A friend of mine asked why I haven’t been posting to those anti-wolf pages lately. Apparently my doing battle with those ‘people’ provides some comic relief to Lindsey’s day. I no longer get into it with them for various reasons…not the least of which is that they won’t let me.

Those that haven’t figured out how to permanently prevent me from posting anything will quickly delete any comment I do manage to upload but that’s okay. To me every ‘delete’ is a victory. I appreciate I’ve made fools of some of them (actually they did it themselves, they just needed a little nudge from me), especially with my Berton Hernie gag (see previous blog). This resulted in my not being allowed to post on pretty well any of their pages. It seems the word got around fast.

On one page I even offered to help them create better photo-shop images as the one they presented was really poorly done. My offer was deleted, as was the photograph.

The capper was the photo post of a chubby li’l grey-haired dude with oversized gloves and badly stitched wolf that shows up every six months or so. Depending on which page you choose to blindly believe this poor wolf weighs anywhere from 135 to 210 pounds and has been shot in Idaho, Montana, British Columbia, Alberta, and two undisclosed locations (‘cos the hunter is scared the pro-wolf folks are going to burn down his house or come after his kids). That wolf gets around more than George Clooney yet each time this same old picture shows up we get the same old outlandish comments from the same old people that either have a really short memory or haven’t got the smarts to realize they’ve been had (which, based on Berton Hernie, is the more likely explanation).

Those tired stories, phony photos, and cries of conspiracy have echoed through the canyons of their minds for two years. It’s all become so boring, insulting, and abundantly clear to anyone who has a modicum of intelligence that these folks have their wheels stuck in the ruts of some long forgotten wagon trail and missed the turn-off to the twenty-first century.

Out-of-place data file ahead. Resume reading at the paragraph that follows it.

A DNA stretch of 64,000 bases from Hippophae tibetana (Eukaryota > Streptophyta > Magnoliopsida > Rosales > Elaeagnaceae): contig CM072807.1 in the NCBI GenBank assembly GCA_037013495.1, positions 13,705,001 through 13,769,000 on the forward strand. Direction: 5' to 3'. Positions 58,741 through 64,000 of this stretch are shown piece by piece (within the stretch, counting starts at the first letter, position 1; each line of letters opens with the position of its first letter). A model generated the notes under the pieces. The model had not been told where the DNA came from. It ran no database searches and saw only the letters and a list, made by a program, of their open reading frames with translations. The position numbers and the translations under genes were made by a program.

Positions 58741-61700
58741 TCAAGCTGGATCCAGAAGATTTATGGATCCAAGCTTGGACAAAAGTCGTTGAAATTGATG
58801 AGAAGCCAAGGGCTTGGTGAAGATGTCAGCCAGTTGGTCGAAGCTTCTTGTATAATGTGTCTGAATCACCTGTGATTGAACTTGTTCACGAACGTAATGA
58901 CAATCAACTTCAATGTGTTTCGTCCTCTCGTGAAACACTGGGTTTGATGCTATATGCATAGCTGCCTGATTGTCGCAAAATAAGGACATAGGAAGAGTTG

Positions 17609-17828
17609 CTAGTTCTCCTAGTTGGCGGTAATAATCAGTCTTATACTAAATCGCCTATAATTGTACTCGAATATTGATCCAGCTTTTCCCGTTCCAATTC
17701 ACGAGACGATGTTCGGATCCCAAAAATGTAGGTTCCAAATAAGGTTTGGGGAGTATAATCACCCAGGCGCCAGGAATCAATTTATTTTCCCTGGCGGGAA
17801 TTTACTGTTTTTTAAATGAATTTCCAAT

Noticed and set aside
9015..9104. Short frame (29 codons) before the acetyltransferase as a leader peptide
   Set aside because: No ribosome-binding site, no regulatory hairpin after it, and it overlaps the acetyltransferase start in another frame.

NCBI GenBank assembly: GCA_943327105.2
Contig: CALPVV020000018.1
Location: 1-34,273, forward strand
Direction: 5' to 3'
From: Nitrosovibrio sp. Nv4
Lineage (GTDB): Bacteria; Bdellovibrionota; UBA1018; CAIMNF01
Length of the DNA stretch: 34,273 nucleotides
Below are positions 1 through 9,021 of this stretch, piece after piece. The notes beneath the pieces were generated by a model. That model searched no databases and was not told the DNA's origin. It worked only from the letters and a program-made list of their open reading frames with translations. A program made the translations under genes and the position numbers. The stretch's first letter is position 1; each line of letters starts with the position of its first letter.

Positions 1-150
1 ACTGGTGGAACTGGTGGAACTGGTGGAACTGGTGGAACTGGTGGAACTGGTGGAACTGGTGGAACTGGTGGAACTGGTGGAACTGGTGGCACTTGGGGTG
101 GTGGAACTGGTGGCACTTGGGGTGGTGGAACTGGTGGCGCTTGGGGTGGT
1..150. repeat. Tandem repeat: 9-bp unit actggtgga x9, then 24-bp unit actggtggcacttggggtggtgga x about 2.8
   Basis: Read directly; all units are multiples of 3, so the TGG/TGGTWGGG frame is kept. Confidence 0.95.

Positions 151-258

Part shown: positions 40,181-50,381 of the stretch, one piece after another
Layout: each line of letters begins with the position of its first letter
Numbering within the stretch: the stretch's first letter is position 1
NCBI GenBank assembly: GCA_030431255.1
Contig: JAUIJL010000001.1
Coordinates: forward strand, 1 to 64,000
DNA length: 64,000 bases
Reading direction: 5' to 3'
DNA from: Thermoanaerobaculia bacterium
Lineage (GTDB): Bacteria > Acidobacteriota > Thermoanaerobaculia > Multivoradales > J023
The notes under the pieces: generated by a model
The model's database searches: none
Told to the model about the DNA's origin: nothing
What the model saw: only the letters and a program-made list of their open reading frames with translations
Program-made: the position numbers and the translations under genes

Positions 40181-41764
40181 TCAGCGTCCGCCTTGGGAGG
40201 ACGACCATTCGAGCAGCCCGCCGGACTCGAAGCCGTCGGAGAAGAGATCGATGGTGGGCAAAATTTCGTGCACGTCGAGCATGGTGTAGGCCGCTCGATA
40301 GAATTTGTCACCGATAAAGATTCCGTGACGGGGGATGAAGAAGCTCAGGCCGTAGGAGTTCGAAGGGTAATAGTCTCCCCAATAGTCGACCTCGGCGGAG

What has this got to do with my book? Growth…in particular with my characters. Like the stagnant content of the above mentioned pages, re-occurring fictional characters need to be updated…refreshed, if you will. 85,000 additional words without bringing new life to the people you rely on to keep the story moving won’t cut it with readers.

The fictional time span between events in the first book and this one is only two weeks so really how much can a character grow in fourteen days? Surprisingly…a lot.

Introducing unexpected emotions, actions or previously undisclosed facts can bring a fresh interpretation to a character. Those that thought they knew Evan in White Wolf Moon will discover that there’s more to him than he revealed the first time around. He finds himself in a less-than-legal activity and involved in situations where he can’t simply play the “peace” card and walk away. Although it’s only been two weeks he has grown immeasurably as have the other characters around him, including Ginn the wolf-dog.

I’m more than familiar with Evan (in essence I’ve lived with him most of my life) but this is Evan3.0…an upgraded form of the one I’ve grown to love. It was uncomfortable at first, especially as there is no “help” file accompanying this version, but I’m getting the hang of it. Placing him in activities I’m unfamiliar with has required me to research various and sundry locations and laws but that’s my part of the growth process.

I have a lot of flexibility (this is fiction after all) but unlike those pages I mentioned at the beginning I prefer my fiction to be at least credible.


I’m working on a satirical interview that features real questions from me and actual responses to the same questions taken from some of the comments on those anti-wolf pages. Over the past year or so I have visited these pages and copied some of the more inane contributions and kept them in a file simply called “Stupid Comments”.

Yesterday I decided to use some of these in what I hope will be an insightful blog post that explores the mindset of this segment of the population. I have been side-tracked however…

I didn’t realize how many I had saved. I started reading through them and it just kept on going, to the point I had to warm my coffee. I also discovered that reading them as a grouping has made me rethink my usual “get a giggle out of it” perspective. What was once a singular uneducated comment suddenly becomes part of an essay exploring a side of the human condition that is, at best, unbelievable. It’s frightening that this many people who have no knowledge of the subject matter blindly use a social media outlet to publicly embarrass themselves through their lack of communication and English skills. It’s also a study into group paranoia. One page posted a story that any fifth-grader with a basic knowledge of wildlife could pick apart but this piece of fiction rallied the troops without any question as to the authenticity of the piece. It was shared everywhere and garnered countless cries from obviously easily manipulated minds that felt the world needed to hear their oft times undecipherable opinions.